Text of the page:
C1a Flashcards Preview

Chemistry > C1a > Flashcards

Flashcards in C1a Deck (9):

What are additives and what are some?

-substances added to foods improve flavour, colour or prolong expiry
*food colours make food look more appetising
*flavour enhancers bring out the taste and smell of food without adding their own taste
*antioxidants help to preserve food
*emulsifiers help oil and water blend together in foods


What is the structure of an emulsifier?

-hydrophobic (likes oil) tail
-hydrophilic (likes water) head


What is an emulsion?

-a mixture of oil and water
-made up of lots of droplets of one liquid suspended in another liquid


How do emulsifiers work?

-stops oils and water separating
-when you shake a oil and water together the oil with an emulsifier the oil forms droplets, bonded to a coating of emulsifier
-the hydrophobic end is bonded to the oil, and the hydrophilic end is facing onward
-other oil droplets are repelled by the hydrophylic head, while water latches on
-the emulsion won't separate


Why are many foods cooked?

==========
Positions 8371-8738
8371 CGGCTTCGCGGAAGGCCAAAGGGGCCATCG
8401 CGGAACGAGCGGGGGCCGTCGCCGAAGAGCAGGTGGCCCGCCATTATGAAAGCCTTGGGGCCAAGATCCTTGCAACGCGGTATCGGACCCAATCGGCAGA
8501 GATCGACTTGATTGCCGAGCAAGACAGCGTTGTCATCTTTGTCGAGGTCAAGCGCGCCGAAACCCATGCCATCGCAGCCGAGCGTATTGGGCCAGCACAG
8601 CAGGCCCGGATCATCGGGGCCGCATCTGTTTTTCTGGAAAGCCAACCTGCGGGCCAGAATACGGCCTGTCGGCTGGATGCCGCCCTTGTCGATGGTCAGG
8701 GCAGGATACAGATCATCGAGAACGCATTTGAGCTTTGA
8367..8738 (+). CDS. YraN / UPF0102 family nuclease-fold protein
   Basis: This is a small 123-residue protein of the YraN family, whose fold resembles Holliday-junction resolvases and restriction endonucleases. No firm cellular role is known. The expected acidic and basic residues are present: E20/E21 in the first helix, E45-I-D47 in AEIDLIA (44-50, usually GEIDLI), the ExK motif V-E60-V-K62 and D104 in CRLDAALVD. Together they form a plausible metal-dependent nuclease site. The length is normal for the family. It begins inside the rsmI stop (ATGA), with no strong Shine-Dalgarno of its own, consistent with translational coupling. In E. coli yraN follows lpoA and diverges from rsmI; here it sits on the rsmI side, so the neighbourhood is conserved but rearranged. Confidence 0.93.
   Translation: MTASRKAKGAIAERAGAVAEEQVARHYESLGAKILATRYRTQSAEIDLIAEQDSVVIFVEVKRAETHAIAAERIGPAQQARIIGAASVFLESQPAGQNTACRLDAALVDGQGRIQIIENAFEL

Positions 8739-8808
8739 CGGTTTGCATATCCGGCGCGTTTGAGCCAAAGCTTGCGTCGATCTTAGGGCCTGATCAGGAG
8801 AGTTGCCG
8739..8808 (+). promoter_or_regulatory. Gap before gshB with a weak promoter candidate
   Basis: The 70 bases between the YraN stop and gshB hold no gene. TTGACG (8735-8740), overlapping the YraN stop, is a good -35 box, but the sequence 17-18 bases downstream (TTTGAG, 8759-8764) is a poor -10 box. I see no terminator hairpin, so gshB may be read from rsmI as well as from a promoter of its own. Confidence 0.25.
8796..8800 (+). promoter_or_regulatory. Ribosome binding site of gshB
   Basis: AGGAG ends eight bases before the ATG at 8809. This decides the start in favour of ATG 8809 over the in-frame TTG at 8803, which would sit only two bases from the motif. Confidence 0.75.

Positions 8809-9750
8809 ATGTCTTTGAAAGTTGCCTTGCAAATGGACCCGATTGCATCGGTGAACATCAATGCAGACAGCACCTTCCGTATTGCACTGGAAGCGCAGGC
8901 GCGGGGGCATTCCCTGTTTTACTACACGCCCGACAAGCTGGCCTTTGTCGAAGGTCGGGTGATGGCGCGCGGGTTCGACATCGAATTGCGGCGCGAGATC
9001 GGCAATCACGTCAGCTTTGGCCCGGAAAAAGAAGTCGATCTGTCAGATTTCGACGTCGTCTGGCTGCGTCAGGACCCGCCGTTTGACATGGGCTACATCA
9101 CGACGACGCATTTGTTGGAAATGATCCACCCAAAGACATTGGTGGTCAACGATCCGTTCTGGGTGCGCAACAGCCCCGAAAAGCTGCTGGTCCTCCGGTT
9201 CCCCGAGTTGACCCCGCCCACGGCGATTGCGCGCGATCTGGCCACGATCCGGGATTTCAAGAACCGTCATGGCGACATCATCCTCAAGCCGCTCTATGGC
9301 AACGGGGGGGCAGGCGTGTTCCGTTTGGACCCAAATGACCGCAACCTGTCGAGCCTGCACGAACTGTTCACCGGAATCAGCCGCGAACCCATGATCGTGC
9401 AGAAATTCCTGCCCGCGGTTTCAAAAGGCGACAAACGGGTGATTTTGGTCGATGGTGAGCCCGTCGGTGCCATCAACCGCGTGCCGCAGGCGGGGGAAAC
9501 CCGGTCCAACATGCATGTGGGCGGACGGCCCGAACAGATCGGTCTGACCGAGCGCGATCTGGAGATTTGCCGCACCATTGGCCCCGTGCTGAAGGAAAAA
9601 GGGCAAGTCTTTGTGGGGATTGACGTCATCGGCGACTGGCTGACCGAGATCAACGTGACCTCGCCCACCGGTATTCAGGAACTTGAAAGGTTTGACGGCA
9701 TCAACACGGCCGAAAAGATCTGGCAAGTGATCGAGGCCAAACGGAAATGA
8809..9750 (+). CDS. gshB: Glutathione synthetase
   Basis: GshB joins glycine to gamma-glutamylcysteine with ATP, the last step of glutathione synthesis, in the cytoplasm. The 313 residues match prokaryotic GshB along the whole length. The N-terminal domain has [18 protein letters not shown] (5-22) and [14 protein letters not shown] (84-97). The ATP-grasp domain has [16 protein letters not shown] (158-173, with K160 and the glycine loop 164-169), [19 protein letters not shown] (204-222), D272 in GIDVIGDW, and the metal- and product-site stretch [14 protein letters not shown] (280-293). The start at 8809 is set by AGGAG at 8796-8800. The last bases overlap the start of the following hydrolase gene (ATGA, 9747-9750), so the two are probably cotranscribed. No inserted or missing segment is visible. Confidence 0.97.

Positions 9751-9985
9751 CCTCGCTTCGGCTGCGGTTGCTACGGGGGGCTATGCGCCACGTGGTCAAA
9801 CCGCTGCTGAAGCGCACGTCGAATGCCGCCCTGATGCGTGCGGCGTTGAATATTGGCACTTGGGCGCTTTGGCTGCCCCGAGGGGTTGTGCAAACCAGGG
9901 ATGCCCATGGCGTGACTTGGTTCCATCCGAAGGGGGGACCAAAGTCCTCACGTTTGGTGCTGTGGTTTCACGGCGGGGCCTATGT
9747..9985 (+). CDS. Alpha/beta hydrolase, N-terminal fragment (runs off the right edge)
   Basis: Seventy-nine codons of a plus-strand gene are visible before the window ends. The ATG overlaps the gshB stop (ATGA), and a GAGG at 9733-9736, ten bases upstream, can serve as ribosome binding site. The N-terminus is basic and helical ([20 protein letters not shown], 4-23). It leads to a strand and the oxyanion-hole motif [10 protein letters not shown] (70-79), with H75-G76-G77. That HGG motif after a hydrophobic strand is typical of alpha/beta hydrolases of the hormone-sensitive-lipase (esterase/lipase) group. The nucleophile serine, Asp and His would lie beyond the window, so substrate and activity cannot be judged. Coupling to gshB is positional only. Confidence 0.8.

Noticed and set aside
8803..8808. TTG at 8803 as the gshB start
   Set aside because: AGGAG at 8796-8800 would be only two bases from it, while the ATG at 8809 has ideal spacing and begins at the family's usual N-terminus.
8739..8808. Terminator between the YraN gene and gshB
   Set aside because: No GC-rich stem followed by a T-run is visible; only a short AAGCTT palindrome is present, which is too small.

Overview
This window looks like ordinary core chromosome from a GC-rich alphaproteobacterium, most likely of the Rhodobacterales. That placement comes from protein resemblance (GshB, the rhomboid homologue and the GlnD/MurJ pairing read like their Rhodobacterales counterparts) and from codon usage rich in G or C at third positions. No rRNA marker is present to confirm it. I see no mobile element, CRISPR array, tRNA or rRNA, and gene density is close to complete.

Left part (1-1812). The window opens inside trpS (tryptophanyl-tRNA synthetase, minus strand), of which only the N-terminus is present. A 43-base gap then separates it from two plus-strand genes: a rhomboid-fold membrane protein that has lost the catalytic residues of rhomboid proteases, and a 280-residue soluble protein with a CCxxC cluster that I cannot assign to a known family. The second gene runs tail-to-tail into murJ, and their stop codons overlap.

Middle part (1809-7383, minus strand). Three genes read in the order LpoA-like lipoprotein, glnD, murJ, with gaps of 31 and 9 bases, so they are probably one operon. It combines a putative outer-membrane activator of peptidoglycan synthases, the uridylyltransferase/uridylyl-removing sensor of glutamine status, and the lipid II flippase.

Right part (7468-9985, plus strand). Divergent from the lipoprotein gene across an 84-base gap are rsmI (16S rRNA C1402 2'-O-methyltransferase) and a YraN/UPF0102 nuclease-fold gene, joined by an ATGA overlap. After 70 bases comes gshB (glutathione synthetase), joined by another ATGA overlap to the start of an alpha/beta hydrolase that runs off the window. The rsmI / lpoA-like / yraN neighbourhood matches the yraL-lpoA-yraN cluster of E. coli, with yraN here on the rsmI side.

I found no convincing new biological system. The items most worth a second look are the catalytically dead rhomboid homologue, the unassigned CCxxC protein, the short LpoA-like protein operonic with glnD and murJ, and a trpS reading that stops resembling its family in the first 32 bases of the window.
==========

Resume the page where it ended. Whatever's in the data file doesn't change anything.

-better texture and taste
-easier to digest cooked
-high temperature kills microbes that cause diseases
-some foods are poisonous raw, e.g. kidney beans


How are eggs and meat changed in cooking?

-egg and meat are proteins
-energy from cooking breaks some chemical bonds in the protein and allows its molecules to change shape
-this is denaturing
-a chemical change and irreversible
-giving food a more edible texture


How are potatoes changes during cooking?

-potato cells have rigid cell walls made of cellulose
-human's cannot digest cellulose
-cooking potatoes ruptures the cell walls and the starch grains inside the cell swell up and spread out
-making the potato softer, more flexible and easier to digest


What happens when baking powder is is heated?

-thermal decomposition
-sodium hydrogencarbonate--->sodium carbonate+carbon dioxide+water


What is thermal decomposition?

-a substance breaking down into a simpler substance when heated
-many thermal decomposition need catalyst